The success achieved with defibrillation varies widely according to the location in which the sudden cardiac arrest occurs. Those experiencing ventricular fibrillation that are in a monitored health setting such as a coronary care unit, for example, have a high survival rate attributed to the ability to rapidly perform the act of cardiac defibrillation. Victims of sudden cardiac death due to ventricular fibrillation who are at home or outside of a hospital setting have a very poor chance of survival unless defibrillation can be performed within the first few minutes following the onset of this lethal heart rhythm.
Roughly speaking, the chance of successfully recapturing an effective pumping action of the heart (resuscitation) following the onset of VF drops by about 10 percent for every minute of time, making successful resuscitation a race against the clock. This limited window of opportunity during which cardiac defibrillation can find success may be somewhat extended by providing a temporary, artificial means of breathing and circulation of the blood in the form of cardiopulmonary resuscitation (CPR).
CPR is not a cure for cardiac arrest! CPR on its own is able to deliver only limited amounts of oxygen to vital organs. Defibrillation is considered to be the only effective means to resuscitate a victim of ventricular fibrillation. Without defibrillation the brain and organs are greatly vulnerable to accrued damage (eMedicine, 2005).
The American Heart Association Chain of Survival is a series of actions highlighted by the American Heart Association as a means for giving the person suffering from Sudden Cardiac Arrest the greatest chance of survival. Each link of this chain increases the probability of overall success and supports every other action, or link. The AED might be the link that ensures survival.
Early Access: As soon as an emergency is recognized, the first link in the Chain of Survival comes into play. Early activation of local emergency medical services (EMS) by calling 911, or the correct emergency telephone number for that location. Summoning aid early on increases the chance of gaining a good result by getting the right people (those familiar with emergency interventions), with the right equipment (automatic external defibrillator and emergency medical supplies), to the right place early enough to increase the odds of an effective resuscitation!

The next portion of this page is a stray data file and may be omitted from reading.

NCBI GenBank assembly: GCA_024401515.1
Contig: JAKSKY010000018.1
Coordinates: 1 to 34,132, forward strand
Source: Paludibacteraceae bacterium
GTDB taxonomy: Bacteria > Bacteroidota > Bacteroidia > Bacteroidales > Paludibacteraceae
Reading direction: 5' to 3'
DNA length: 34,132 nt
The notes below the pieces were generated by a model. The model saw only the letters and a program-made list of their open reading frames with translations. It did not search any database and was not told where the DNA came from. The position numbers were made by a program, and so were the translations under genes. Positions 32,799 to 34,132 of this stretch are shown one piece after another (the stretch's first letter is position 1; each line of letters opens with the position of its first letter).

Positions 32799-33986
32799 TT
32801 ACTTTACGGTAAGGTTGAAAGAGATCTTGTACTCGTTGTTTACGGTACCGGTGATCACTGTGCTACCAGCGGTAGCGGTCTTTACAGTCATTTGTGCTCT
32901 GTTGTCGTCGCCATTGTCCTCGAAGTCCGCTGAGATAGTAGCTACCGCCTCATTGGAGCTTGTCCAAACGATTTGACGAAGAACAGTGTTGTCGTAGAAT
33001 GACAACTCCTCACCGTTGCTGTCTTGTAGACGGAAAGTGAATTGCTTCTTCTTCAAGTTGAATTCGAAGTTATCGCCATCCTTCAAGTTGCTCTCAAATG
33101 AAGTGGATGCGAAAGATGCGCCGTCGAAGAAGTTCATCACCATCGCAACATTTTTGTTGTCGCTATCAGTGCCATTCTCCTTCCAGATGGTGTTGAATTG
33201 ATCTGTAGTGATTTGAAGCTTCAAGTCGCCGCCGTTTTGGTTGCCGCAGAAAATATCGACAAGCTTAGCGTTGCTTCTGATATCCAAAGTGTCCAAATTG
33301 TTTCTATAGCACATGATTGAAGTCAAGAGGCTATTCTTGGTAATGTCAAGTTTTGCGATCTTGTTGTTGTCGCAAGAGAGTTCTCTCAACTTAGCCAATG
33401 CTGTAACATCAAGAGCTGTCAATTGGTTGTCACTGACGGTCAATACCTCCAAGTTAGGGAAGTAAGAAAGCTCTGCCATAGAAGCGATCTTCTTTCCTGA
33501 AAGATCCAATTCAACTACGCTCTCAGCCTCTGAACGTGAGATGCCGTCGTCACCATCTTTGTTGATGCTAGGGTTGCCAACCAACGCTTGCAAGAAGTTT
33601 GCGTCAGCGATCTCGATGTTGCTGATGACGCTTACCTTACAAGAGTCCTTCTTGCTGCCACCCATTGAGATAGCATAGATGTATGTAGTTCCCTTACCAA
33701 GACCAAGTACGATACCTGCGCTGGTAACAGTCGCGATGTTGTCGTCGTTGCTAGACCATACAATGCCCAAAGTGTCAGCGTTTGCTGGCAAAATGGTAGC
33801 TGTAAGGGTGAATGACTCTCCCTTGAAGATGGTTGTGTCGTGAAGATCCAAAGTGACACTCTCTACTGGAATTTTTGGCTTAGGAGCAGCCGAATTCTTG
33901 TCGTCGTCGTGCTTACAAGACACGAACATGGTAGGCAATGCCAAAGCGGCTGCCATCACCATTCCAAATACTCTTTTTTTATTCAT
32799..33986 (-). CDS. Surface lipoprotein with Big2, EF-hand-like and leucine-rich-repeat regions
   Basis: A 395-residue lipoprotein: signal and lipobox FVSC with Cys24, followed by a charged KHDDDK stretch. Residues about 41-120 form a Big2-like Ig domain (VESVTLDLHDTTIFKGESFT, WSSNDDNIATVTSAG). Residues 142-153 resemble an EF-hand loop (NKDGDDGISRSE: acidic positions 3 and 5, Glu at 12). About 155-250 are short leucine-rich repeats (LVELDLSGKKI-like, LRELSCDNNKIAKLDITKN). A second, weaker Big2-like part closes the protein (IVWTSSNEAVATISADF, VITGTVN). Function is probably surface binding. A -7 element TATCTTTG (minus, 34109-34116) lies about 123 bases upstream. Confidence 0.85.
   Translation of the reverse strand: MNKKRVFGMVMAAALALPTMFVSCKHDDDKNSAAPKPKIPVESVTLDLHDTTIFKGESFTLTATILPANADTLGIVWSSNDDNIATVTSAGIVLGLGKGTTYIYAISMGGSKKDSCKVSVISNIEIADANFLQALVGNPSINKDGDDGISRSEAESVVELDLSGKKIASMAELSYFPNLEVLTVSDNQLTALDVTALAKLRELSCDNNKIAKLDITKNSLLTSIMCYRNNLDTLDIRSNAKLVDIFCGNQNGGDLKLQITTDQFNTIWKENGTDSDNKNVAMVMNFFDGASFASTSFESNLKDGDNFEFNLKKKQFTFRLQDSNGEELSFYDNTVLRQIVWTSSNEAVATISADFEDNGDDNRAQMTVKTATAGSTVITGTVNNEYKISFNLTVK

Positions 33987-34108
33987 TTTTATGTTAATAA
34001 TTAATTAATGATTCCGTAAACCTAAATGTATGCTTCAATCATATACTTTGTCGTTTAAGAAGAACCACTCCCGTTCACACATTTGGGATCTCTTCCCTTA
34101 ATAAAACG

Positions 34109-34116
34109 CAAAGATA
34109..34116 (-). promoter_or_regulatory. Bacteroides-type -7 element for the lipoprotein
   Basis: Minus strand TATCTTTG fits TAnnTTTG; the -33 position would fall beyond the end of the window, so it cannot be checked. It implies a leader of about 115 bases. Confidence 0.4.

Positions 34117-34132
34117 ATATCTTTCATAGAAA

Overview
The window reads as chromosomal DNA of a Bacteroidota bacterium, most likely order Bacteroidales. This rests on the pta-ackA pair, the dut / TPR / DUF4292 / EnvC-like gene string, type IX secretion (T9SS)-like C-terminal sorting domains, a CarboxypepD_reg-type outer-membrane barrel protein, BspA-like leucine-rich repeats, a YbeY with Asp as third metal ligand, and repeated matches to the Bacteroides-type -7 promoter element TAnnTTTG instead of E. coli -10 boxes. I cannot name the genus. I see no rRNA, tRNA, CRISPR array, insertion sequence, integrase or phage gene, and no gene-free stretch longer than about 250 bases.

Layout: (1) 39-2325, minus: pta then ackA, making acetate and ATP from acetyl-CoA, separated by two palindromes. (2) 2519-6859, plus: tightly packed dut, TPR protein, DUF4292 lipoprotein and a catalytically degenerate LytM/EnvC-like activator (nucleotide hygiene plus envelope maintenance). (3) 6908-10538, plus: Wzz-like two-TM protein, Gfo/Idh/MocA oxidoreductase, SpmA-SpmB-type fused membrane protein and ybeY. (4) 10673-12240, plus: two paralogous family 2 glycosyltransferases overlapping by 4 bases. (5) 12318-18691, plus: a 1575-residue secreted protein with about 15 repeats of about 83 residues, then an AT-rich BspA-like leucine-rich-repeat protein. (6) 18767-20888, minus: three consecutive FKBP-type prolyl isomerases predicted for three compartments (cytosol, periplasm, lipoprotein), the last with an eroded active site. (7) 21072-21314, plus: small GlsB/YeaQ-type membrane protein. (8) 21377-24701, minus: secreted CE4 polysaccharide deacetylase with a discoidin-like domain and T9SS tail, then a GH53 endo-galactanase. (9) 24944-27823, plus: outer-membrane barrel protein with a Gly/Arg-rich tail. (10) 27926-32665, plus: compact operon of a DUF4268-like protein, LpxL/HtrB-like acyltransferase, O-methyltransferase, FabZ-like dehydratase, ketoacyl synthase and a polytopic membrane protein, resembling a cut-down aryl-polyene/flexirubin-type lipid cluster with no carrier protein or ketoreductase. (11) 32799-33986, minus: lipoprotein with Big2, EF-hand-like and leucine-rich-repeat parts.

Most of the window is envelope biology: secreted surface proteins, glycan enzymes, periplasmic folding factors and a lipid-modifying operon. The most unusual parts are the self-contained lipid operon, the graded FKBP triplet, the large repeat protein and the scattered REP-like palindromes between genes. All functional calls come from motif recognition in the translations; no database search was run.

CPR: Cardiopulmonary resuscitation is the second link in the chain. Effective circulation and rescue breathing provide a better chance of successful resuscitation over a longer period of time.
Early Defibrillation: Perhaps the most critical link in the Chain of Survival for the victim of ventricular fibrillation is early cardiac defibrillation. The growing presence of automatic external defibrillators in workplaces as well as public areas increases the chance of successful resuscitation following sudden cardiac arrest.
ALS: The arrival of trained personnel able to perform advanced life support (ALS) quickly after recognizing the presence of an emergency. This last link of the chain results from the actions taken in the first link, thus creating a living continuum, a true Chain of Survival.
For important reasons external defibrillators were originally available for use only inside of hospitals where specially trained staff were on hand for their safe operation. The 1970’s saw the beginning of an important advance in emergency response health care as the development of more sophisticated portable power sources allowed manual defibrillators to be taken into the field in the hands of carefully trained and supervised paramedics. This proved to be a great stride forward, increasing the chance of survival for those suffering from cardiac arrest outside of a hospital or health care facility.
Many victims of ventricular fibrillation perish in the first few critical moments of a cardiac arrest. Being able to take the primary treatment for sudden cardiac arrest, defibrillation, to the streets and homes of victims was a tantalizing taste of what might be possible if only more trained users and units could be fielded. However, something more was needed to allow an even quicker access to defibrillation.